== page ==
Snarkitecture (a creative collective looking for a collaborative practice operating in territories between the disciplines of art and architecture). teamed up with PAOM (an online platform for real world collaboration and creation) to create an Architectural Camouflage collection, inspired by the New York subway lanscape – marble, tiles and so on.
The allover printed garments are able to create moments of confusion, melting the people with the architectural environment. Actually, these could be really cool.
images via ufunk.net
Lucky Blue Smith in Rollacoaster magazine cover shoot / photo: Chad + Paul
Lucky Blue Smith – an Ameriacan Utah-born male model at Next Models Management. 16 years old, Mormon, sporting a signature bleached hair, is definitely the new face of the moment.
Lucky Blue Smith in GQ China / photo: Felix Cooper
Lucky Blue Smith in Harper’s Bazaar China cover/ photo: David Roemer
Lucky Blue Smith in Hercules magazine / photo: Giampaolo Sgura
images source: thefashionisto.com
Blurred lines, the fashion editorial in US Vogue May 2015 issue highlights one of the most prominent fashion trends of the moment – androgyny. Models are coupled perfectly in order to display a whole range of androgynous outfits along with a cool attitude. Photo: Patrick Demarchelier / styling: Tonne Goodman / Make-Up: Yadim/ Hair-styling: Shay Ashual/ images via thefashionisto.com.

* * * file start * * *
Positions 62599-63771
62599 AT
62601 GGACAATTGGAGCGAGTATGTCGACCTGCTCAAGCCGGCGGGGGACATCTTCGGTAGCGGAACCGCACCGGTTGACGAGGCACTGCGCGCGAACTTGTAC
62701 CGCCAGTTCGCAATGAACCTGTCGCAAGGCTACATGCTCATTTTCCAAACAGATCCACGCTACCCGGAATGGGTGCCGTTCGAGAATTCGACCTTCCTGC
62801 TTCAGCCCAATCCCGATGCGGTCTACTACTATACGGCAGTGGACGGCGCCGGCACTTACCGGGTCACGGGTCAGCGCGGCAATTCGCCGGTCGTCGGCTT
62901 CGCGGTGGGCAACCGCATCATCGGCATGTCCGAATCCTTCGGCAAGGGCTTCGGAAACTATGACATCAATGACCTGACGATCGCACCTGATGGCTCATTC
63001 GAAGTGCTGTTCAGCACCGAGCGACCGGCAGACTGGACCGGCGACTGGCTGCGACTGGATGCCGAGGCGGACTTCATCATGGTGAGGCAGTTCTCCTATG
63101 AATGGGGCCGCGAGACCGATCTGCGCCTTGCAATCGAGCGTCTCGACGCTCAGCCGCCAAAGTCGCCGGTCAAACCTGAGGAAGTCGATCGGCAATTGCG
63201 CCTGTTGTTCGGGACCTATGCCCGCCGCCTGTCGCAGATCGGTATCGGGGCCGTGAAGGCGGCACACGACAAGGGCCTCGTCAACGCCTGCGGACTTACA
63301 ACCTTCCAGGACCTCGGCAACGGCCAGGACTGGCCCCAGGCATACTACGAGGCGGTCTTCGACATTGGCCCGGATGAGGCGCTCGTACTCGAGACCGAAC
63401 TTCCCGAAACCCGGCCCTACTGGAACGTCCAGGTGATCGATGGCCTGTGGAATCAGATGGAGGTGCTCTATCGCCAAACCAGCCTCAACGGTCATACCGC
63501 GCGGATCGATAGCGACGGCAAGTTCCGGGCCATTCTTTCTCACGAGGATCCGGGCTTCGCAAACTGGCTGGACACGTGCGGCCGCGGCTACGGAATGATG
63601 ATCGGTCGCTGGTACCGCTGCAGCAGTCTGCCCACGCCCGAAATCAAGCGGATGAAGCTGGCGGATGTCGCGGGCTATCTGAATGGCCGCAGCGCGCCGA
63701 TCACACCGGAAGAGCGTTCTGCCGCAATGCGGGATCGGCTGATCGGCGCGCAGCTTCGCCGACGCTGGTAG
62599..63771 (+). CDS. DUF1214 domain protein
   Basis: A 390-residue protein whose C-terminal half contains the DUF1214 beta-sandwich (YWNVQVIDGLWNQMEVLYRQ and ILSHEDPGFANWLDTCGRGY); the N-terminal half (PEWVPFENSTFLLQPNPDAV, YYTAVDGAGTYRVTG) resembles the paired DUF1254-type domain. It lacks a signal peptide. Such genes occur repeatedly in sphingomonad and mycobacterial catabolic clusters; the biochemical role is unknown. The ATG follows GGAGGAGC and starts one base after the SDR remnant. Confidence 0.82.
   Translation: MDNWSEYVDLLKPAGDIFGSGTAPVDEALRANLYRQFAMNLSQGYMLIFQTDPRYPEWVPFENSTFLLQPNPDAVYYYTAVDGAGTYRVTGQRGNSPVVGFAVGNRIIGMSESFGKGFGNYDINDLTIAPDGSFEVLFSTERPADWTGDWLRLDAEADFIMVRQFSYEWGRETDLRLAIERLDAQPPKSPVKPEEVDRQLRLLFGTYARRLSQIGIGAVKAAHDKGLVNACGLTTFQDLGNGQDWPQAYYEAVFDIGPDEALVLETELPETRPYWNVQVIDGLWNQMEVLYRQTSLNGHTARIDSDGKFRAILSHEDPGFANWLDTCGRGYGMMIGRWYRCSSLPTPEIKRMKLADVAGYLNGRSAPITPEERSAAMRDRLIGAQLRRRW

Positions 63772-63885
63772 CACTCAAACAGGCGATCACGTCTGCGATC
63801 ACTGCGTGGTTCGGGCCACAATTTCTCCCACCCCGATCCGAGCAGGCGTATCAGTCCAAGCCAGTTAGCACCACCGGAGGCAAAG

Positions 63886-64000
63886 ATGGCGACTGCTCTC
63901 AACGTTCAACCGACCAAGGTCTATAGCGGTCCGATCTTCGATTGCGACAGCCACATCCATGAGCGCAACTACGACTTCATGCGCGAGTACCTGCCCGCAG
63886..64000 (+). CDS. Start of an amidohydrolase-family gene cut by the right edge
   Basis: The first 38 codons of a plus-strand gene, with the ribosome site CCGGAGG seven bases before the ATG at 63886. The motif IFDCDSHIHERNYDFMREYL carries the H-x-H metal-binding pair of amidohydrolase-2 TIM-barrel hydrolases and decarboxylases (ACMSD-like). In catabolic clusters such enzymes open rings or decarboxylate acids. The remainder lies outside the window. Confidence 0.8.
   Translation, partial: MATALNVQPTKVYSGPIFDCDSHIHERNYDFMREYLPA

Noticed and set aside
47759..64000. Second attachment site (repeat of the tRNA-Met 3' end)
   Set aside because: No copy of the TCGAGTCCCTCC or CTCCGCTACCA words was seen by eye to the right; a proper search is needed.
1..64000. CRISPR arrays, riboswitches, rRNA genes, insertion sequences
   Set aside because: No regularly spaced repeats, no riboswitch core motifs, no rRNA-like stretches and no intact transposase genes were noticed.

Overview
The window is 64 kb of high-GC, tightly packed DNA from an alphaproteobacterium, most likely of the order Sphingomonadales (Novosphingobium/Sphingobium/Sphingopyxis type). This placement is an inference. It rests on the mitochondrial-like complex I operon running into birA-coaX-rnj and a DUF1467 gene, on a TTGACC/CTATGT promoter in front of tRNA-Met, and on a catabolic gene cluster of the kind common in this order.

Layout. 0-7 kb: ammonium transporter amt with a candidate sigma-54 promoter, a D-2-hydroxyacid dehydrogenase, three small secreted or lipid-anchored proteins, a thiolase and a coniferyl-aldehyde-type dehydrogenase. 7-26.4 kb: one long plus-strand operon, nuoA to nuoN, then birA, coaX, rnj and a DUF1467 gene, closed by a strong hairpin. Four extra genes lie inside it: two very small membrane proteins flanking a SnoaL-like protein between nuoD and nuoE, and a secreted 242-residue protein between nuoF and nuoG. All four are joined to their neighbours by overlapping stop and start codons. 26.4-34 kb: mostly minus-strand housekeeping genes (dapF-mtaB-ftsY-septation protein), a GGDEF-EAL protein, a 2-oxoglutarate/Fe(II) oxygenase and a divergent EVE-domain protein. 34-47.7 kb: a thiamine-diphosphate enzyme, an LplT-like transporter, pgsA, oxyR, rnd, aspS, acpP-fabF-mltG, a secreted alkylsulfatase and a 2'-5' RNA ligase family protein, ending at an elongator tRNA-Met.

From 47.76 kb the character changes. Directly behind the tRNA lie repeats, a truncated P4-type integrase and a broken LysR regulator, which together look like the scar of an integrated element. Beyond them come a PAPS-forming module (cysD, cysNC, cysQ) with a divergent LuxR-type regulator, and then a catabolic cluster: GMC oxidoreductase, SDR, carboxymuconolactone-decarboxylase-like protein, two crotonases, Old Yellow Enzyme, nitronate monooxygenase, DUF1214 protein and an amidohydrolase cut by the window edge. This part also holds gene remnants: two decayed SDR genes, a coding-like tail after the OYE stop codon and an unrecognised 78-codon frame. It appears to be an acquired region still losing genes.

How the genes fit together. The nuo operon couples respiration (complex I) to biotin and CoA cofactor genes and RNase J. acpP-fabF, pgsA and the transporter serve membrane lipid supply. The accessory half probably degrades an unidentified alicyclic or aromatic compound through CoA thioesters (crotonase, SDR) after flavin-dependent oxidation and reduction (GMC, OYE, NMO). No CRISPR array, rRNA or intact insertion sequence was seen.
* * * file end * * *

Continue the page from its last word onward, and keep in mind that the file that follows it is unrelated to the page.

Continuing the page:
The spring issue of T Magazine Men captures Spring Poetic Undertones in an artsy fashion editorial. Just a boy, a wall, a sunny day, plus exquisite designer clothes (Lanvin, Dries Van Noten, Alexander McQueen, Hermes) – beautiful! Photo: Matthew Kristall/ Styling: Jason Rider/ Model: Simon Fitskie/ images via thefashionisto.com
Now, when there’s no Margiela around (in terms of really experimental, subversive, avant garde fashion) hopefully we have Vetements.
Vetements is a young Paris based fashion label run by an international collective of seven designers trained at the Royal Academy of Fine Arts in Antwerp, Die Angewandte in Vienna and Studio Berçot in Paris. Their Fall 2015 collection was recently showed at Paris Fashion Week. The show, held in the basement of Paris’ famous gay club Le Depot displayed oversized jackets, asymmetric dresses, sporty harnesses and skin-tight snakeskin platforms. With a casting of real people everything looked bold, subtle, odd and really creative in terms of product design.
In French, “Vetements” literally means “clothes” – it’s simple. The design approach goes into the same spirit: it’s about producing beautiful clothes that are made to be worn. However, there’s a particular energy embedded in these deceptively simple outfits. Of course, the styling adds a particular flavour to the overall look, but even so we can feel there was a great concern in the making of the garment. Working on a piece of clothing, exploring its hidden details, subtly reconfiguring shapes and lines, taking risks – these preoccupations are extremely rare these days.
Vetements’ fashion esthetic, the way they play with proportions and volumes, the mix of raw with sophisticated details may seem margielesque, like their choice to remain invisible as creative individuals. Anyhow, there’s a new breath and many possibilities that can start from here, while being anonymous is an act of courage today more than ever. Focusing on well-done basic pieces above anything else, Vetements it’s not just a label but a genuine project by itself.
Vetements Fall 2015, catwalk images via style.com